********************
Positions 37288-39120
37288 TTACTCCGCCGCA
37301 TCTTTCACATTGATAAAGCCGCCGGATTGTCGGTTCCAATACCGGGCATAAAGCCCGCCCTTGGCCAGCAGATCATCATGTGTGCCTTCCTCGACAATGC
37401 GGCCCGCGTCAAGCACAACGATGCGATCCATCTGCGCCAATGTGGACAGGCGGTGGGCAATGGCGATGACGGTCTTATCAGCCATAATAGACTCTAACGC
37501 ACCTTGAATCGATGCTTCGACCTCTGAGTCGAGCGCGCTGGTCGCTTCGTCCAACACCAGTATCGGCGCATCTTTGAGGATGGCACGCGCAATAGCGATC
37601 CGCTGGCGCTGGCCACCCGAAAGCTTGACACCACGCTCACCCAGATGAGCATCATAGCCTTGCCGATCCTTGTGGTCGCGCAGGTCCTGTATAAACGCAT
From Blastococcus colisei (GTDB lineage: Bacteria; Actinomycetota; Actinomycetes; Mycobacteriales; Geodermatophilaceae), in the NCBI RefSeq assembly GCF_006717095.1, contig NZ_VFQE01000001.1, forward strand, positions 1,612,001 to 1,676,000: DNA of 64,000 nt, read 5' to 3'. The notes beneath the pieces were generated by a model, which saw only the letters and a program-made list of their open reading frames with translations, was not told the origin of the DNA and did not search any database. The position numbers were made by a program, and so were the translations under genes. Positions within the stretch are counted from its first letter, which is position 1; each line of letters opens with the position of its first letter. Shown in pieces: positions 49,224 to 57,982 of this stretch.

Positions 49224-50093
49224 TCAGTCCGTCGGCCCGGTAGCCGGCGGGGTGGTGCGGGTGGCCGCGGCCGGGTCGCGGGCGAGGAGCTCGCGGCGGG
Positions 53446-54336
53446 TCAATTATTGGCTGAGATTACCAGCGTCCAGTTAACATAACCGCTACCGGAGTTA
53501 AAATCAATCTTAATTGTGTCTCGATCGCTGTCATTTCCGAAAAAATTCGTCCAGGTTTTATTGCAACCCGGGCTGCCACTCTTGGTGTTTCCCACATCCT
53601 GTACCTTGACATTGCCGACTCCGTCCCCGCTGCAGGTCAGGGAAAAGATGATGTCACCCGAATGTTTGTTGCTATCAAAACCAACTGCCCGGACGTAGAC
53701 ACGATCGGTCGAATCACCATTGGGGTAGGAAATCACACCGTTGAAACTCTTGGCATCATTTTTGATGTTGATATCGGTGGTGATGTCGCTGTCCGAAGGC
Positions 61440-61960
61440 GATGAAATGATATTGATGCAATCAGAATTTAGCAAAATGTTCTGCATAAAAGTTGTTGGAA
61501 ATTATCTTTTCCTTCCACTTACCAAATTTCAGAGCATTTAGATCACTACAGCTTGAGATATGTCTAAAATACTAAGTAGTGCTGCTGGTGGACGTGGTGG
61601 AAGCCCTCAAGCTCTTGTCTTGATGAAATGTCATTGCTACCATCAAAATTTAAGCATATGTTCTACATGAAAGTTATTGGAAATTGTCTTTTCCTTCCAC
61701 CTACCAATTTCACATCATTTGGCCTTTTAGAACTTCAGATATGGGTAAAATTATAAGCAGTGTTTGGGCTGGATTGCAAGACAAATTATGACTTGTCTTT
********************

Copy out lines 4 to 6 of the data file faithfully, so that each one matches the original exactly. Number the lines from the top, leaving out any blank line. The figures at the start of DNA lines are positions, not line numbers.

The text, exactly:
37401 GGCCCGCGTCAAGCACAACGATGCGATCCATCTGCGCCAATGTGGACAGGCGGTGGGCAATGGCGATGACGGTCTTATCAGCCATAATAGACTCTAACGC
37501 ACCTTGAATCGATGCTTCGACCTCTGAGTCGAGCGCGCTGGTCGCTTCGTCCAACACCAGTATCGGCGCATCTTTGAGGATGGCACGCGCAATAGCGATC
37601 CGCTGGCGCTGGCCACCCGAAAGCTTGACACCACGCTCACCCAGATGAGCATCATAGCCTTGCCGATCCTTGTGGTCGCGCAGGTCCTGTATAAACGCAT